In political message wars, 'race card' has become salvo fired by all sides
Thursday, May 6, 2010; 8:17 AM
The accusations fly back and forth, a kind of political food fight: You played the race card! No, you played the race card! The tit-for-tat has become a near daily occurrence in the political message wars.
Last week, Republicans pounced after the Democratic National Committee circulated a two-minute video of President Obama rallying his supporters for the midterm elections. "It will be up to each of you to make sure that the young people, African Americans, Latinos and women who powered our victory in 2008 stand together once again," Obama said.
DNC Chairman Timothy M. Kaine went further, indicating that Democrats should guard against minority voter suppression. National Republican Congressional Committee communications director Ken Spain shot back that the Democrats' strategy was to "play the race card from the bottom of the deck."
On Tuesday, after losing the congressional Democratic primary race in Cincinnati, candidate David Krikorian complained that the "race card" had been played against him. In the final days of the campaign, Krikorian was criticized for allegedly saying of his opponent, Surya Yalamanchili, that "a guy with a name like that" could never win a general election.
Truth is, there is very little agreement about the meaning of the "race card" -- a phrase that once described an attempt to unnecessarily insert the issue of race into a debate and that now sometimes seems to describe a whole lot more.
One group that finds itself engaged in the back-and-forth attacks is the "tea party" movement. Democrats level charges of racism against the movement; tea party supporters, in turn, accuse Democrats of playing the race card.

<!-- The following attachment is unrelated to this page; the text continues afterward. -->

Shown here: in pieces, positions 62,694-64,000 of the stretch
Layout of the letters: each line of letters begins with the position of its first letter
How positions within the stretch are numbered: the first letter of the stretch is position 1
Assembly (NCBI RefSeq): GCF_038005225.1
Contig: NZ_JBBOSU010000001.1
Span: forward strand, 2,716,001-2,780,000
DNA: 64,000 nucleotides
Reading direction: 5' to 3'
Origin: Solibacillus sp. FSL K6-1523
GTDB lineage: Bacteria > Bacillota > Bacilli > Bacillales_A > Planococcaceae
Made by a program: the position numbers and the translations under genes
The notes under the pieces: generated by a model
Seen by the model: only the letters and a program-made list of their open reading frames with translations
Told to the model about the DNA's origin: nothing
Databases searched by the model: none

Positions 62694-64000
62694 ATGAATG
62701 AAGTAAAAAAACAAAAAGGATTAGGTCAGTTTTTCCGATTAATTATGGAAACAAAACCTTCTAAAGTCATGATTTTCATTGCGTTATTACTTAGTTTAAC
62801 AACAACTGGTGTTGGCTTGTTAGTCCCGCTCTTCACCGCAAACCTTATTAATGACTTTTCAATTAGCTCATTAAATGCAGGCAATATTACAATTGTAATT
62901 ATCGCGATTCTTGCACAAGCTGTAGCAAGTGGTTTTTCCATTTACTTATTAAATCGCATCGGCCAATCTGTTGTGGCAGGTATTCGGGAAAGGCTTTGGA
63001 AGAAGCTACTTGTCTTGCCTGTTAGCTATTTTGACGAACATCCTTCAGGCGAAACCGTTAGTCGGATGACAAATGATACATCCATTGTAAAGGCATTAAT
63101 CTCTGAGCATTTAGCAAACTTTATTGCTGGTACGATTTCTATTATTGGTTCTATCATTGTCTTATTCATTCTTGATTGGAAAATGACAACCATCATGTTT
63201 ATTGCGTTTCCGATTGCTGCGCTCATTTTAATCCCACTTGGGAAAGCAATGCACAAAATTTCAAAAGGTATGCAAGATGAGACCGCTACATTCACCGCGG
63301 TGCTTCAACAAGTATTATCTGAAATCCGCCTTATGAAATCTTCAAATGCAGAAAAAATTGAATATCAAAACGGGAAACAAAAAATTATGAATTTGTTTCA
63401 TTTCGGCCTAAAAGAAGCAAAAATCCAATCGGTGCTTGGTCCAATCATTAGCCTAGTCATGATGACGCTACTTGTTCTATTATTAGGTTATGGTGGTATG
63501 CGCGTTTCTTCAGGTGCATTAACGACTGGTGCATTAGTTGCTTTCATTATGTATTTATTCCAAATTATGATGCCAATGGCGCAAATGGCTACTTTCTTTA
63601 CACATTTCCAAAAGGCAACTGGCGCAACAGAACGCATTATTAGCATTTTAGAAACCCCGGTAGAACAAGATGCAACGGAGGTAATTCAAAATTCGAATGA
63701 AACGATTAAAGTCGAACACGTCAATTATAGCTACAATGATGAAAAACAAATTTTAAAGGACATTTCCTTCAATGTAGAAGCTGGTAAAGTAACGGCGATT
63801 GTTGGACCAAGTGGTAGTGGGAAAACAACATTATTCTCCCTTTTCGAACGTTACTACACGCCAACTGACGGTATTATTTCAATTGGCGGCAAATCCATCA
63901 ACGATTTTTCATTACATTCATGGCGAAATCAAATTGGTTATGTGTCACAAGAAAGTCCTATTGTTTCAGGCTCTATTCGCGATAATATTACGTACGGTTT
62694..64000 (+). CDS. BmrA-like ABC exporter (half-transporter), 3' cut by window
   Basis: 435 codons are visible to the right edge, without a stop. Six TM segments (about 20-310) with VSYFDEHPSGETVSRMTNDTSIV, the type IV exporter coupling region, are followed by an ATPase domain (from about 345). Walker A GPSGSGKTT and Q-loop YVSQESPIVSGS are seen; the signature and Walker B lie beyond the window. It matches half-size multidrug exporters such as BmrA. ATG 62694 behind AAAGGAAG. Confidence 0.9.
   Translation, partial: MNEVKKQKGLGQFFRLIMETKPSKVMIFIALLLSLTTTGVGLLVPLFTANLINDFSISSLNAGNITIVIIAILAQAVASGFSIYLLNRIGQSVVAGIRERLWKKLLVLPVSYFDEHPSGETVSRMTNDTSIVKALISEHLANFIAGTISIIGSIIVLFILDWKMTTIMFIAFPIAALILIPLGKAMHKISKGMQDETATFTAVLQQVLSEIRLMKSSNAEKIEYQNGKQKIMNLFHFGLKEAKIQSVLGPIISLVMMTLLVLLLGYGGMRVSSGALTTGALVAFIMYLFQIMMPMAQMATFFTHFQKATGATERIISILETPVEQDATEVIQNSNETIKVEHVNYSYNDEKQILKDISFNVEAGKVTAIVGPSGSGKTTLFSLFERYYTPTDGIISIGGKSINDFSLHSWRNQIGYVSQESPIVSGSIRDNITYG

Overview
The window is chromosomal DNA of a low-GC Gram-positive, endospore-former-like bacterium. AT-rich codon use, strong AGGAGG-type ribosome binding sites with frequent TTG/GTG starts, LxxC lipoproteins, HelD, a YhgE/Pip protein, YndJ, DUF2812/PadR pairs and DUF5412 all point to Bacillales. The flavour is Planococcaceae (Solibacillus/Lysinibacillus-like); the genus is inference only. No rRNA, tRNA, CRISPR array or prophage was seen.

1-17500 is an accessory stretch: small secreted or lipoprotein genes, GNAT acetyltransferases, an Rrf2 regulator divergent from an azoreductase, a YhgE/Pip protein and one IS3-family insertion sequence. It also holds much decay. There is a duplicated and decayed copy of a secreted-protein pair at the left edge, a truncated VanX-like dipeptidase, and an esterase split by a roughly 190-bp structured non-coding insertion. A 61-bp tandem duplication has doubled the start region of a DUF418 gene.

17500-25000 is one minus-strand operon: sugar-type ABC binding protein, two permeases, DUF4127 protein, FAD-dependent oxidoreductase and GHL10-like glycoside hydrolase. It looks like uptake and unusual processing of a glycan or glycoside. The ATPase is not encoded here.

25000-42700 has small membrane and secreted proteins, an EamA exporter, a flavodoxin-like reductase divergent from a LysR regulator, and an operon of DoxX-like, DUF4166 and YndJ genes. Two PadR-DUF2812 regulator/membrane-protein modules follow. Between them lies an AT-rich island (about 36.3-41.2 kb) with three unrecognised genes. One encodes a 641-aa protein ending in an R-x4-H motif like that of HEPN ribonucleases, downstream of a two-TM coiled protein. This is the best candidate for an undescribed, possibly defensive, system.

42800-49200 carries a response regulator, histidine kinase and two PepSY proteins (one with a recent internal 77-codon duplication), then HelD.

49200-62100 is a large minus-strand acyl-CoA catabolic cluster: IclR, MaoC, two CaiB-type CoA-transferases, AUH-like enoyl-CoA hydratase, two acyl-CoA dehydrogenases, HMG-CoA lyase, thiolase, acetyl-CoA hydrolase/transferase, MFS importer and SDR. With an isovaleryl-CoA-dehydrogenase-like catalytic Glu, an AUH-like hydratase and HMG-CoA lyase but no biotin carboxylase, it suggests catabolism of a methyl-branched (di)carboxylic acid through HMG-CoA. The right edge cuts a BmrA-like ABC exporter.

A new Washington Post/ABC News Poll illuminates some of the differences in world view that underlie those charges.
Tea party supporters are less apt to see racism as a problem today, with 43 percent saying it's only a small problem or not one at all, more than double the percentage among all others (18 percent) and more than three times the level among opponents of the movement (12 percent).
According to the poll, some 61 percent of tea party opponents say racism has a lot to do with the movement; that's a view held by just 7 percent of tea party supporters. In fact, for supporters, racial bias is the least frequently cited cause, with economic anxiety and a general distrust of government the most often mentioned.
For opponents, who are largely Democratic and a more diverse group, tops on the list of perceived motivations is opposition to the policy positions of Obama and the Democrats, followed by racial bias. House Majority Whip James E. Clyburn (D-S.C.), who has been outspoken in his opposition to the movement, said: "I don't know that one has to be all that brilliant to read a sign and look at a picture and drawings and be able to gather reasonable conclusions from that, and that's all I've done. I don't know why people feel so compelled to separate themselves from facts."
Republican strategist, pollster and tea party supporter Leslie Sanchez said labeling an entire group, such as the tea party, as racist is "extreme." Racial prejudice against Obama "isn't the genesis of this movement and to label it as that based on a few fringe elements is a false argument," she said. That, Sanchez said, is playing the race card.
Democratic pollster and strategist Cornell Belcher said racial prejudice persists but has lessened in terms of its effect on minority candidates. Still, he said, talking about race without being accused of playing the race card is difficult.
"I completely get the argument about not wanting to use gender or race as part of the conversation, but if you have something that is disproportionately impacting one group it is crazy not to say 'I'm going to have a weighted response to that,'" Belcher said. That is not playing the race card, he said.
Sanchez said there is "no tolerance" for attempts "to use race to drive a wedge." The more frequent accusations of playing the race card could be a sign of increased racial sensitivity, she said. "These days people are aware of every statement and every tone."
Staff writer Amy Gardner and polling analyst Jennifer Agiesta contributed to this report.